Fill an envelope to help fill the hungry
Envelopes inserted into today's Mail Tribune mark the kickoff to an annual donation drive that organizers hope will bolster the coffers of the region's biggest food provider.
It's a recurring reality for ACCESS: Donations drop during the same time each year, even as the need rises for people who rely on area food pantries.
With local schools set to let out for summer, students who receive free lunches are more likely to go without needed sustenance, said Logan Bell, ACCESS development manager. Increased demand and a sluggish time of year for donations make for empty bellies and stressed families.
"We have a lot of need this time of year, and donations tend to be a little lower. We send the envelopes out as a very simple ask, stating why we need this money and what it will be used for and how far it goes," Bell said.
"This time of year, things get really, really tight for families in need. Schools are about to be out and a lot of the resources they're used to having available during the school year aren't going to be available. We have a lot of families that go camping just because that's what they can afford."
While the agency is always happy to receive food donations, Bell pointed out that the agency's myriad resources help them stretch every dollar donated much farther than the average donor can manage in picking up some basic items at a local grocery store.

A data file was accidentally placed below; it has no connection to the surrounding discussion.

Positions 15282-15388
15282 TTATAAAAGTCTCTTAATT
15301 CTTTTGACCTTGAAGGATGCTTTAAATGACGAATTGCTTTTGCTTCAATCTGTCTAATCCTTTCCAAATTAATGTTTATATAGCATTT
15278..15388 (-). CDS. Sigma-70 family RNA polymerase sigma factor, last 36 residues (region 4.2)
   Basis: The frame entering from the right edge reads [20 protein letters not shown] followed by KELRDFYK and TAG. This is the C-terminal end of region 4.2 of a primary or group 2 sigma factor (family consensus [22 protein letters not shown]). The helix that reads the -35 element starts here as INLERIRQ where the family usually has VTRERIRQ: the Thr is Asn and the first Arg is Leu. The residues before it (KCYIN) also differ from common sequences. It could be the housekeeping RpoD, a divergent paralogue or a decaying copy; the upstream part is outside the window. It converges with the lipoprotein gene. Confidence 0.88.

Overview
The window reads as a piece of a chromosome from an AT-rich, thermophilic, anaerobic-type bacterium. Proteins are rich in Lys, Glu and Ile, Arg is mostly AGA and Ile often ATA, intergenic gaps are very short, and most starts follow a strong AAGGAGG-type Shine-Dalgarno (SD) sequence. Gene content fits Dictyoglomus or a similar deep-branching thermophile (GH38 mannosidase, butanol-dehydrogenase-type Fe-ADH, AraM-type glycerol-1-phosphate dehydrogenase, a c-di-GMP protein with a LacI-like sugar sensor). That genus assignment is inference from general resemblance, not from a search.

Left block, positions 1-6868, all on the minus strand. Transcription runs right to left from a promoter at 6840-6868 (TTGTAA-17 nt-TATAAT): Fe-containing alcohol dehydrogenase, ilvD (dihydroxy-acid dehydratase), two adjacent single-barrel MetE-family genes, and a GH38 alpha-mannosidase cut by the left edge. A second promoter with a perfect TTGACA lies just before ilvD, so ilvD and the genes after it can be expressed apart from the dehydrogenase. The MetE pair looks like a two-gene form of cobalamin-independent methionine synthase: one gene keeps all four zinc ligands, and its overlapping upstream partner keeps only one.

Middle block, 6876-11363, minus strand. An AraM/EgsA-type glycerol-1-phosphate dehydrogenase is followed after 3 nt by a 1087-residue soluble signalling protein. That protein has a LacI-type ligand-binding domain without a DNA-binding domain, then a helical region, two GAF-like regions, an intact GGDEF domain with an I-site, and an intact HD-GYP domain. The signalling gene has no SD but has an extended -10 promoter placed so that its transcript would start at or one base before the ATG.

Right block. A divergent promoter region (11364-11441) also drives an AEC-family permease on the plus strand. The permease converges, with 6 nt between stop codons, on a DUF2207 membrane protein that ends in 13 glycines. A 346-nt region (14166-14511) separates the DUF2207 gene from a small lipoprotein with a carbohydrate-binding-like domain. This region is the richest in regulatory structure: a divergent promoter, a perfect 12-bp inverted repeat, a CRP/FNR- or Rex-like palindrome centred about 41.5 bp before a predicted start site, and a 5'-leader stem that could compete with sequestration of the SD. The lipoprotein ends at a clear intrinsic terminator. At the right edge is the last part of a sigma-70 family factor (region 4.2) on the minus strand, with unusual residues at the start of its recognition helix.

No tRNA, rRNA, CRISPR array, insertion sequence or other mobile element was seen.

"For every dollar donated, we are able to create four meals or buy 5 pounds of food," Bell noted.
"That's pretty impressive, if you think about it ..., tell me where else you can take a dollar and buy 5 pounds of food or take a dollar and create four meals?"
Bell said, in addition to careful spending, the agency capitalizes on donations and can barter to ensure variety for needy families. For example, large amounts of donated potatoes from Klamath Falls are swapped with donations of Rogue Valley pears to ensure families served by different agencies receive both.
Neediest recipients are low-income families and seniors of restricted income.
"A lot of people may be on food stamps and run out before the end of the month and they'll have a week or a week and a half where they have to figure out how to make ends meet," said Bell, noting that some 350-400 seniors each month receive a 40-pound emergency food box.
"Most of the seniors we help, they're living on Social Security and they're lucky if they make $700 to $800 each month. These are the reasons we exist. There are just so many gaps all over the place."
See today's Mail Tribune for donation envelopes. Donations of checks or money orders can be sent to P.O. Box 4666, Medford, OR 97501. Donations can be delivered in person — money or food — to ACCESS offices at 3630 Aviation Way in Medford. Credit card donations can be made by phone, 541-774-4323.
For more information on the donation drive, contact Bell by email at email@example.com.
— Buffy Pollock is a freelance writer living in Medford. Email her at firstname.lastname@example.org.